The theme of Marx’s theories, and also King’s revelations, is to dispel the political and economic system that is capitalism. Capitalism made racism much worse and aided in the establishment of the black poverty cycle that is still pervasive today. Once Martin Luther King Jr. makes this connection, he dedicates much of his time toward the end of his life to both looking at and trying to improve the socioeconomic status of Blacks in the United States. In his fifth and arguably most radical book, “Where do we go from here: Chaos or Community,” published in 1967, King states that the country must institute a "massive, new national program" to attack poverty and combat America’s “economic colonialism.” King writes, “White Americans must recognize that justice for black people cannot be achieved without radical changes in the structure of our society.” According to Doreen Loury, a sociology professor at Arcadia University in Pennsylvania, King was a “revolutionary.” King’s sentiments are preceded by the earlier words of Karl Marx. Marx wrote, “every class struggle is a political struggle.”
B. Malcolm X
Malcolm X's speeches also contained a number of elements of Marx’s ideology. In a 1964 address to a group of British students, he told them “[it is] incorrect to classify the revolt of the Negro as simply a racial conflict of Black against white, or as purely an American problem. Rather, we are seeing today a global rebellion of the oppressed against the oppressor, the exploited against the exploiter." Malcolm X’s words are reminiscent of earlier remarks made by Marx in The Communist Manifesto. Marx wrote “oppressor and oppressed, stood in constant opposition to one another, carried on an uninterrupted, now hidden, now open fight, a fight that each time ended, either in a revolutionary reconstruction of society at large, or in the common ruin of the contending classes.” Thus, both Malcolm X and Marx highlighted the divisive nature of society into the oppressed and oppressor, coming to the conclusion that now the exploited was finally turning against the exploiter.
In his last year of life, before his assassination on February 21, 1965, Malcolm X’s political views evolved towards anti-capitalist positions. “You can’t have capitalism without racism,” he said. Thus, in Malcolm X’s view, racism proceeded capitalism and was a “necessary evil”, similar to government, which would allow for a capitalistic society. In a later interview with the Young Socialist, he stated, “It is impossible for capitalism to survive, primarily because the system of capitalism needs some blood to suck. Capitalism used to be like an eagle, but now it’s more like a vulture and can only suck the blood of the helpless. As the nations of the world free themselves, then capitalism has less and less victims, less to suck, and it becomes weaker and weaker. It’s only a matter of time in my opinion before it will collapse completely.” The “helpless,” in Malcolm X’s eyes, were African-Americans – they were the victims of the capitalistic and predatory nature of American society. Marx in The Communist Manifesto similarly stated “hitherto, every form of society has been based, as we have already seen, on the antagonism of oppressing classes…the modern laborer…instead of rising with the progress of industry, sinks deeper and deeper below the conditions of existence of his own class.” A capitalistic society was essentially built on the “oppressor/oppressed” motif and both Malcolm X and Marx were able to identify that important trend.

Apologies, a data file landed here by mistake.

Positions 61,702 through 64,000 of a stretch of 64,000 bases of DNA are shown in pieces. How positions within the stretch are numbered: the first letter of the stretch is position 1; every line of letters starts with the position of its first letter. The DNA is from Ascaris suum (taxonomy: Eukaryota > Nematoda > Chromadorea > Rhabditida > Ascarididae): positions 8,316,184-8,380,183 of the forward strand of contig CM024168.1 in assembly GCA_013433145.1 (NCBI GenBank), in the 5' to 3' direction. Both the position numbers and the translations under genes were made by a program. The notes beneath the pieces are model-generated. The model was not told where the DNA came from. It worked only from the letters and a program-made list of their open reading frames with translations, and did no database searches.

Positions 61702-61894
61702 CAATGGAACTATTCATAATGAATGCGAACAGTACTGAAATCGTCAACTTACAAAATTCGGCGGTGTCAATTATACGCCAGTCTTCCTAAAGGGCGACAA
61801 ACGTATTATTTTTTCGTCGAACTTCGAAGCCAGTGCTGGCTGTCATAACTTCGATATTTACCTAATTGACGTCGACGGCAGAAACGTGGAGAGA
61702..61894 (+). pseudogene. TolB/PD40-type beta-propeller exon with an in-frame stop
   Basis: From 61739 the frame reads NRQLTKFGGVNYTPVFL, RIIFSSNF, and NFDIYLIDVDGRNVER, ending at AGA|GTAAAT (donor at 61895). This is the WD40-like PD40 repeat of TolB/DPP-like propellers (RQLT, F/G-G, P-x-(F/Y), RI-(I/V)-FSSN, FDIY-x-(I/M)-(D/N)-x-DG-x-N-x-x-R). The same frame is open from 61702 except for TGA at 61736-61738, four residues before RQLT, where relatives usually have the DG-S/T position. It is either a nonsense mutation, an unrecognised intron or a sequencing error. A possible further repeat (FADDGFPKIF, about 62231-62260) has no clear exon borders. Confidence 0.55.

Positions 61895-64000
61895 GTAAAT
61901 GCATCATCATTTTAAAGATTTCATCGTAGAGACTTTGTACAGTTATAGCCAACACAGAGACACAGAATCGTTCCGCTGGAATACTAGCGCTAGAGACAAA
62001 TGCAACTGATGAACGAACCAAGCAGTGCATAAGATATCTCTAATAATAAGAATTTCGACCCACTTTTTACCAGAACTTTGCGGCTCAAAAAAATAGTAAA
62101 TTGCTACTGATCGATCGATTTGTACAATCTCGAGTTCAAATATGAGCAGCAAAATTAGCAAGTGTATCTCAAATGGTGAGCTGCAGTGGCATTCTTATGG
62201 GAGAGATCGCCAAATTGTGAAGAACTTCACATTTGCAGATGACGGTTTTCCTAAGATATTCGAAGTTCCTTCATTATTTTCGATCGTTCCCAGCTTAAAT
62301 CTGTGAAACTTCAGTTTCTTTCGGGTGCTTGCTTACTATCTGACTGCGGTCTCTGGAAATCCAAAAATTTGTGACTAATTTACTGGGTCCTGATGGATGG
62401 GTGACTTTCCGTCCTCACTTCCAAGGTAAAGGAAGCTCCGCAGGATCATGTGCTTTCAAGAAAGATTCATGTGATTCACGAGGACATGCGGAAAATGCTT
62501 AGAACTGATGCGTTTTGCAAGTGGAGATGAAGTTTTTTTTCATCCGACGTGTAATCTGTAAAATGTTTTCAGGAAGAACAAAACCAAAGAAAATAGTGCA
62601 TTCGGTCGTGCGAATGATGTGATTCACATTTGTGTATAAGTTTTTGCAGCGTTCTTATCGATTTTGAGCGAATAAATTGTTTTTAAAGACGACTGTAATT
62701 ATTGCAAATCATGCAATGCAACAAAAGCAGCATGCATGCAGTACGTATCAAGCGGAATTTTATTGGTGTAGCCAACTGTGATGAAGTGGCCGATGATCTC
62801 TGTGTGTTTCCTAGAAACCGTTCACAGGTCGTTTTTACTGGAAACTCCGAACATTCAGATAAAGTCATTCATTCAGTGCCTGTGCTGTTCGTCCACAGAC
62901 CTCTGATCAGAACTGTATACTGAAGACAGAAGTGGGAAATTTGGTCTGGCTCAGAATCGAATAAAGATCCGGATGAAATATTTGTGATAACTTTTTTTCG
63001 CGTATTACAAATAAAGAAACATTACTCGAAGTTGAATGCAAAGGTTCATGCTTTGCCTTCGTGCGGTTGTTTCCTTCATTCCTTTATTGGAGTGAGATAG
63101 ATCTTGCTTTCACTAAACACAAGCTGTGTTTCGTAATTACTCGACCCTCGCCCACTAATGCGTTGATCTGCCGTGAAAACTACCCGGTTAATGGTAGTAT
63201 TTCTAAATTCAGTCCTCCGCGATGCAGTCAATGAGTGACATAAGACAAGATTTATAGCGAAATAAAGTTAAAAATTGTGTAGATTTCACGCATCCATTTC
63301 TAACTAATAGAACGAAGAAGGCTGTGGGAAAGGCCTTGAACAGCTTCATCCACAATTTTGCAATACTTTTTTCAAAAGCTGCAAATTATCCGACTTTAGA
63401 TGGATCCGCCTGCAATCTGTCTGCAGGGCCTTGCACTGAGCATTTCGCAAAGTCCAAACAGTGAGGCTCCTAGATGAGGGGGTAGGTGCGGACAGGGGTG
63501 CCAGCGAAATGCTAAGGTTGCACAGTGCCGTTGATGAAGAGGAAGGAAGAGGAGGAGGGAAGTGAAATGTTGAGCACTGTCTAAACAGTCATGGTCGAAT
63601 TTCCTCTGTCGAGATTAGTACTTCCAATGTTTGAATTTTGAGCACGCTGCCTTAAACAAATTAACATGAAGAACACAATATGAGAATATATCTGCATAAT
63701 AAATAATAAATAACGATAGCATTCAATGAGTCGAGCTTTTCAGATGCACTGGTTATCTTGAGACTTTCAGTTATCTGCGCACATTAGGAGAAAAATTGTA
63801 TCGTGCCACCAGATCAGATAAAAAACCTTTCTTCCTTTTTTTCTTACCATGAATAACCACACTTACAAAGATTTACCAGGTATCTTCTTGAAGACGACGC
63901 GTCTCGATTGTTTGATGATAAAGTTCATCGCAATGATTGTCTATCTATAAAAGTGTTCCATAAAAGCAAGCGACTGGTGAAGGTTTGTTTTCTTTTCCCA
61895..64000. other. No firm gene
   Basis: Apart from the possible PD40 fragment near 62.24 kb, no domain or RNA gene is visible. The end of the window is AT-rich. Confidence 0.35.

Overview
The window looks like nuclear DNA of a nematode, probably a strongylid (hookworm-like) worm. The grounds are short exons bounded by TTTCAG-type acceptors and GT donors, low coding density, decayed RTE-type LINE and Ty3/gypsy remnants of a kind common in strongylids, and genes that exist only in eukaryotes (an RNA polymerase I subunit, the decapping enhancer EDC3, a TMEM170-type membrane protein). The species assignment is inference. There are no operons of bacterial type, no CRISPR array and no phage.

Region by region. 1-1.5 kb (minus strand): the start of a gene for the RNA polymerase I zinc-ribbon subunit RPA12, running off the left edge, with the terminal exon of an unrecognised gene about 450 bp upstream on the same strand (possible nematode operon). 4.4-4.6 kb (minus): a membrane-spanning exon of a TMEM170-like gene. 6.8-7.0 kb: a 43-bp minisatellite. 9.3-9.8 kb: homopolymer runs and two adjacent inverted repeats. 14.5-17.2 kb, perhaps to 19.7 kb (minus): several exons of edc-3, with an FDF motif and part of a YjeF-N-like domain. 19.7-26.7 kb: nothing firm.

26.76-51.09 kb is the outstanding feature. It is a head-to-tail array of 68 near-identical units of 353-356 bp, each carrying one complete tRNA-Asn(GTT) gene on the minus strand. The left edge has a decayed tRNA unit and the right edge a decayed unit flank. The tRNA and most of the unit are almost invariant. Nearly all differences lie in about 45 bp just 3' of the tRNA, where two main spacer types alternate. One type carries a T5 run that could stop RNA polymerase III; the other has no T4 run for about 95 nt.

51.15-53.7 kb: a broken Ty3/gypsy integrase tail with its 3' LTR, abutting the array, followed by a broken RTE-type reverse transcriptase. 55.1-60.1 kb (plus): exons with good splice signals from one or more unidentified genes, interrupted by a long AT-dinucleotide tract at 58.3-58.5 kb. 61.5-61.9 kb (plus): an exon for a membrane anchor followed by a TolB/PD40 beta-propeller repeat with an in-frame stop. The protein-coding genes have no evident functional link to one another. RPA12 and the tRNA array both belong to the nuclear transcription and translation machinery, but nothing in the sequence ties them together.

Similar to Marx’s commentary on the proletariat’s status in society, Malcolm X states that black revolutionaries “don't compromise with the enemy; they don't even negotiate. Like the flood in Noah's day, revolution drowns all opposition, or like the fire in Lot's day, the black revolution burns everything that gets in its path.” A parallel remark can be found in Marx’s Communist Manifesto in which Marx writes, “The Communists disdain to conceal their views and aims…let the ruling class tremble at a Communistic revolution. The proletarians have nothing to lose but their chains. They have a world to win.” Common to these quoted excerpts is the urgency and right to revolution. There is no room for compromising or trying to “make nice with the enemy” – revolution and direct action is the only answer to their problems.
In Malcolm X’s notable “Ballot or Bullet” speech delivered on April 3, 1964, at Cory Methodist Church in Cleveland, Ohio, he urged African-Americans to judiciously exercise their right to vote. He also cautioned that if the government continued to prevent African-Americans from attaining full equality, it might be necessary for them to take up arms.
Malcolm X then followed this statement with additional claims that were even more radical during the time period. He states, “I'm one of the 22 million black people who are the victims of Americanism. One of the 22 million black people who are the victims of democracy, nothing but disguised hypocrisy.” From his point of view, democracy is “nothing but disguised hypocrisy.” In making these informatory and audacious statements, he desired to elicit a response from the African-American community. He wanted to “get them riled up.” He wanted to convey that democracy was an illusion for them as African Americans were exploited did not have a voice. That is why he also stated, "I'm speaking as a victim of this American system. And I see America through the eyes of the victim. I don't see any American dream; I see an American nightmare.”